The past two decades have seen a dramatic shift in legal rights and protections for LGBT Americans. With the legalization of same sex marriage throughout the country with
Obergefell v. Hodges and United States v. Windsor (2015), it can be a little confusing figuring out what protections the LGBT community has, and where they are not protected.
One of the more contentious issues is sexual orientation discrimination in the workplace. Sexual orientation discrimination is when somone is harassed or treated differently based on their real or perceived orientation. Right now, there is a huge difference in employment safeguards for LGBT individuals based on where you live and work, as well as who you work for.
Federal law currently prohibits discrimination based on sex, race, national origin, religion, age, and disability. There are no current laws protecting someone based on sexual orientation from private employers, but they do exist for employees working for the federal government. During their 2019 session, the Supreme Court heard a series of cases tackling this very issue, as well as issues of gender identity.
Their decisions will have a huge impact on LGBT Americans in the workplace, but also on a number of instances of gender discrimination as well. The outcome of these cases will be released in summer 2020.
While federal law might be in a s transitory period at the moment, there are many states (as well as cities and counties) that have their own laws protecting sexual orientation and/or gender identity in the workplace. Some of these states ban discrimination based on sexual orientation in both the public and private sectors, while some only do so for public sector jobs.
The states that fully protect LGBT Americans in public and private employment as well as housing and public accommodations:
- Delaware (public sector only)
- New Hampshire
- New Mexico
- New Jersey
- New York
- Rhode Island
- Washington, D.C.
States with no explicit protections:
- North Carolina
- North Dakota
- South Carolina
While no laws exist to protect these LGBT citizens on a state level, there are some cities, counties, and other localities that have their own anti-discrimination ordinances. Check with your local officials or a local employment attorney to find out what states and places are protected.
As stated above, even though your state may not have any specific anti-discrimination statutes regarding employment, many cities, towns, and counties might have local laws covering that very topic. Larger cities are more likely to have these protections, but the only way to find out is to check with your local government or an employment attorney. In addition, there may be other ways that LGBT workers can receive compensation from their employer based on other legal theories than a sexual orientation discrimination lawsuit.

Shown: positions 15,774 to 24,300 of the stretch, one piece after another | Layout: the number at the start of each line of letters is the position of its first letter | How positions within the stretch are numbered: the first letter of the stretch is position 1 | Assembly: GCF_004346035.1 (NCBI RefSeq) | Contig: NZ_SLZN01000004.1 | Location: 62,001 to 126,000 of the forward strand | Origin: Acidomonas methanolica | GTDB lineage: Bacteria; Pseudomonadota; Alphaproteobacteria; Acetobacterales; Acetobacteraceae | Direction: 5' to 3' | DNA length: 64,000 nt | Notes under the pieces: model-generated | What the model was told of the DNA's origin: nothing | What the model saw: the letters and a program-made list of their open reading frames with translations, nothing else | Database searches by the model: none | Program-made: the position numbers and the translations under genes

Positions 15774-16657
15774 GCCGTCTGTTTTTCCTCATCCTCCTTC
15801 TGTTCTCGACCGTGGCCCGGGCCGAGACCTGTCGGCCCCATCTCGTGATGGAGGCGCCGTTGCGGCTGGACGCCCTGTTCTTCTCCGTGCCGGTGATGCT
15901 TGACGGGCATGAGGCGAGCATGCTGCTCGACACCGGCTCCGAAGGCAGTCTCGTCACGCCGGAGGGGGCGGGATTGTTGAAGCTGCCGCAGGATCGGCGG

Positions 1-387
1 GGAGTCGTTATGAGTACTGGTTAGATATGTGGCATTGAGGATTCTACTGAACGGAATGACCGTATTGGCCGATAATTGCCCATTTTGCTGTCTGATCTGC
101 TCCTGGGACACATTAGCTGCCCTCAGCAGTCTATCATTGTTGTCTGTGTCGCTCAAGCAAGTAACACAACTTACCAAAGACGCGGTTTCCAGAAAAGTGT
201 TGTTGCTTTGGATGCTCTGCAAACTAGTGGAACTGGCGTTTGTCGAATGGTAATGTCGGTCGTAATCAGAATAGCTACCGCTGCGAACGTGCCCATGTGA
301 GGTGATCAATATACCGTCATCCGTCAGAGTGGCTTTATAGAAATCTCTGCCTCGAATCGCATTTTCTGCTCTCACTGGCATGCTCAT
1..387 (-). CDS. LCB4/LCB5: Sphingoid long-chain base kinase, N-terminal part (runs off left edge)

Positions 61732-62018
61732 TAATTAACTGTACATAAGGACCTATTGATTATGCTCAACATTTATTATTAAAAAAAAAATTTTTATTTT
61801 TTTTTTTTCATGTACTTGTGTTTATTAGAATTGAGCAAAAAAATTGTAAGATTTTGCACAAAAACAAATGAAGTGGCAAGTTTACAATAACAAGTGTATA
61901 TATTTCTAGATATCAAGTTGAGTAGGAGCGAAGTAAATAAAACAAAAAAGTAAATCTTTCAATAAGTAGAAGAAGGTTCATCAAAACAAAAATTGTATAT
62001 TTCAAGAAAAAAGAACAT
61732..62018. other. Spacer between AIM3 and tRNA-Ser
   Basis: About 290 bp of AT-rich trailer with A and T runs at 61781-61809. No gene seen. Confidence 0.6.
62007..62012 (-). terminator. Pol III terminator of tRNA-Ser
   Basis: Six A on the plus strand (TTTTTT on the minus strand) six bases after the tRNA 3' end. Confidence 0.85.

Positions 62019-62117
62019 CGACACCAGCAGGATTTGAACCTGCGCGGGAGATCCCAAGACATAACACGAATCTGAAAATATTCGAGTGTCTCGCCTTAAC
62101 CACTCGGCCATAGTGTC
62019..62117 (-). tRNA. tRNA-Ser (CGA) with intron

They can file a hostile work environment claim, stating that a pervasive atmosphere of harassment makes it impossible to do their job properly. If the facts fit the situation, they may also have the option to file a sexual harassment claim as well. A wrongful termination suit might give an unprotected LGBT worker a legal option as well, but once again, it depends on the facts of that person’s situation. So while there are some alternatives to laws protecting sexual orientation discrimination in states where there are none, it may take another type of lawsuit.
Another option to consider is company enforced protections based on corporate policy. Many corporations, both large and small, now specifically state that they will not discriminate based on sexual orientation, regardless of whether that particular state mandates protections or not. Many even offer the same benefits to same sex couples that they offer to their heterosexual employees, as well.
If the company you work for has such a policy and you find that a manager or other employee is violating it, you can report them through proper company channels. These tend to take the claims just as seriously as any other type of discrimination.
All legal issues can be tricky, of course, but the patchwork and ever-changing nature of LGBT workplace protections can be especially confusing.
If you find yourself on the receiving end of improper discrimination, it is imperative that you seek the services of an experienced employment attorney to explain the law and any issues you might run into. Not only can they explain what legal protections you do or do not have, but can explain all your options and be your advocate every step of the way.